Convertible securities (CSs) combine debt and equity. In option terms, CSs are a call option on a specified number of shares whose exercise price is the debt claim forgone in exchange for the shares. CSs are also like a stock with a put option whose exercise price is the market value of the convertible.
Some critics insist that CSs are uneconomic because they address several habitats of investors at the same time. Others say that they comprise flexible, non-dilutive, easily executed, and cheap finance, which appeals to many professional investors including hedge funds.
Management’s task is to measure the cost of CSs with the formula while allowing for the real world influences that the basic model ignores.
Cost-influencing factors include dividends, tax, and resolution of agency costs.
Convertible securities (CSs) and other equity-linked instruments combine debt and equity. Depending on the terms and the issuer’s future performance, CSs can range from almost pure equity to an option-free bond. In option terms, a CS can be viewed in two ways. It amounts to a straight bond with a call option on a specified number of shares. It is also effectively a share with a put option whose exercise price is the market value of the convertible.
Some iconoclasts persistently argue that CSs and other equity-linked instruments are essentially uneconomic. Classically championed by Tony Merrett and Allen Sykes, critics maintain that by jointly approaching the equity and fixed interest markets a company must offer costly conversion rights to attract the equity investor while giving virtually the same rights to the fixed interest investor who values them less. Likewise, issuers must give fixed interest investors an acceptable income. In short, CSs contradict the advantage of specialization whereby capital-raising is tailored to habitats of investors. The iconoclasts invoke studies like Ammann, Fehr, and Seiz (2006) to the effect that negative equity returns follow the announcement and issue of CS.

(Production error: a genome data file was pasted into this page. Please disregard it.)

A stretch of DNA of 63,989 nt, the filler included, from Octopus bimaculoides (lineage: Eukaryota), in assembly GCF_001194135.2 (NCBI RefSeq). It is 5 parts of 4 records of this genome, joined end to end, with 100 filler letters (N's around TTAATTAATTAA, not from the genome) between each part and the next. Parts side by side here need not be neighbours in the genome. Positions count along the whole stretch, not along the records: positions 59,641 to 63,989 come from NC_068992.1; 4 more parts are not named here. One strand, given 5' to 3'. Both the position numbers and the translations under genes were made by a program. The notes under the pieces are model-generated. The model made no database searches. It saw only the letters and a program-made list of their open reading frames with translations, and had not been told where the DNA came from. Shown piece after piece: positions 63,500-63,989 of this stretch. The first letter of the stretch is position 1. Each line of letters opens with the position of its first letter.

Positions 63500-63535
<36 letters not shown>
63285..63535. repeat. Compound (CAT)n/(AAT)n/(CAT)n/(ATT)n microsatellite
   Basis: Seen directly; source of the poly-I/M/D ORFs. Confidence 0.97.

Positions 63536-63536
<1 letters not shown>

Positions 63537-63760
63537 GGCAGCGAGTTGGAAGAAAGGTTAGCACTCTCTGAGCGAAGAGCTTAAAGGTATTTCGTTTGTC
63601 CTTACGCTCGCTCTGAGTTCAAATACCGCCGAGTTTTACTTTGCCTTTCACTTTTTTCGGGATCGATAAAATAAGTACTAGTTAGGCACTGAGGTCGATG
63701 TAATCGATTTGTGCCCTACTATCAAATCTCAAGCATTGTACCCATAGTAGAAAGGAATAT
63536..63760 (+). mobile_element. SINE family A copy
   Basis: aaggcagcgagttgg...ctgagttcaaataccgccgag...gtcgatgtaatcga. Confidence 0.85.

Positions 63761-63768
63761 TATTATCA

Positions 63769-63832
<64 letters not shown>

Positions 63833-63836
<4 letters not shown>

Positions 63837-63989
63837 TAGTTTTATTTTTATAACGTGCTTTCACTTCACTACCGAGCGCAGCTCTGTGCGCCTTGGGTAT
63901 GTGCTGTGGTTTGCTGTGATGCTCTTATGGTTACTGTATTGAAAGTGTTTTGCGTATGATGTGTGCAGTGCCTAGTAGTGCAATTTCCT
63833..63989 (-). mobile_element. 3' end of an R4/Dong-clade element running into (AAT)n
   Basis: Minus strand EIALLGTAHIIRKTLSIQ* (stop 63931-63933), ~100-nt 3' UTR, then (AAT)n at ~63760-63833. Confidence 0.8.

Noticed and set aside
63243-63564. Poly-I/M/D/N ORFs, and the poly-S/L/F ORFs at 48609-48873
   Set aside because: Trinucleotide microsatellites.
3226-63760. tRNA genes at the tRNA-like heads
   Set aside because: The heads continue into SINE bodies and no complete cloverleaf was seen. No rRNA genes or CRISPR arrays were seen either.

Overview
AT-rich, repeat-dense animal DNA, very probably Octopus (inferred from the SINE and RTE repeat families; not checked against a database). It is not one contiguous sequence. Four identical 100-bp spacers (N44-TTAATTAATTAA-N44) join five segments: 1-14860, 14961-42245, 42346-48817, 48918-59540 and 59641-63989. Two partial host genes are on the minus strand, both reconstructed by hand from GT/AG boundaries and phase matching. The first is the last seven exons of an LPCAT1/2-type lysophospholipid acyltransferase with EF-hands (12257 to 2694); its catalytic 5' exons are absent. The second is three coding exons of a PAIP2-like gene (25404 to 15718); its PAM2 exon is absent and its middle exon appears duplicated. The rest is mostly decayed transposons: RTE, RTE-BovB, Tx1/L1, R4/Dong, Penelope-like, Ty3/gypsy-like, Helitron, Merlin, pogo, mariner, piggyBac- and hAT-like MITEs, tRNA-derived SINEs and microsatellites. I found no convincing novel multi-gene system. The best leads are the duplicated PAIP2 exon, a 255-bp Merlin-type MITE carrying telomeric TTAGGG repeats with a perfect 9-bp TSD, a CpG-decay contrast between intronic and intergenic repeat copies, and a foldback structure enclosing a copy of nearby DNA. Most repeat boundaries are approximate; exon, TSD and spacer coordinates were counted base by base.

Loss of interest on the part of one habitat can lead to greater interest from the other. The mini-boom in convertibles in the spring of 2009 occurred as the reduced value of the equity element led to higher yields becoming available to investors interested in debt. At the same time some straight equity investors crossed over into convertibles attracted by the combination of yield and equity option.
A counterargument is that CSs are flexible, non-dilutive, easily executed, and cheap finance. CSs appeal to professional investors, including hedge funds which exploit arbitrage opportunities.
Rating agencies such as Fitch see sense in both viewpoints and hold that the desirability of CSs depends more strongly than other sources of finance on individual corporate circumstances and market context. Fitch (2006) concludes:
“Issuers must find continuing compelling reasons for such issuance...The lower costs of such issuance compared with the cost of issuing equity are certainly supportive, as are the gradual standardisation, transparency and consistency of documentation, market practice and the activities of the agencies. On the other hand, issuers and their advisers must always strive to satisfy several constituencies, including regulators, legal and tax authorities, the agencies and finally, investors. Investor appetite underpinned the buoyant corporate activity of recent years. However, that appetite arose in an environment of low interest rates that will not persist indefinitely.”
What is the true cost of CSs? Definition is less difficult than measurement. Having defined the parameters and influences on cost, management must frankly ask whether their measurements are so unreliable as to make them a dubious basis for decision-taking. Of course this applies across financial management, but it is particularly acute for the cost of capital.
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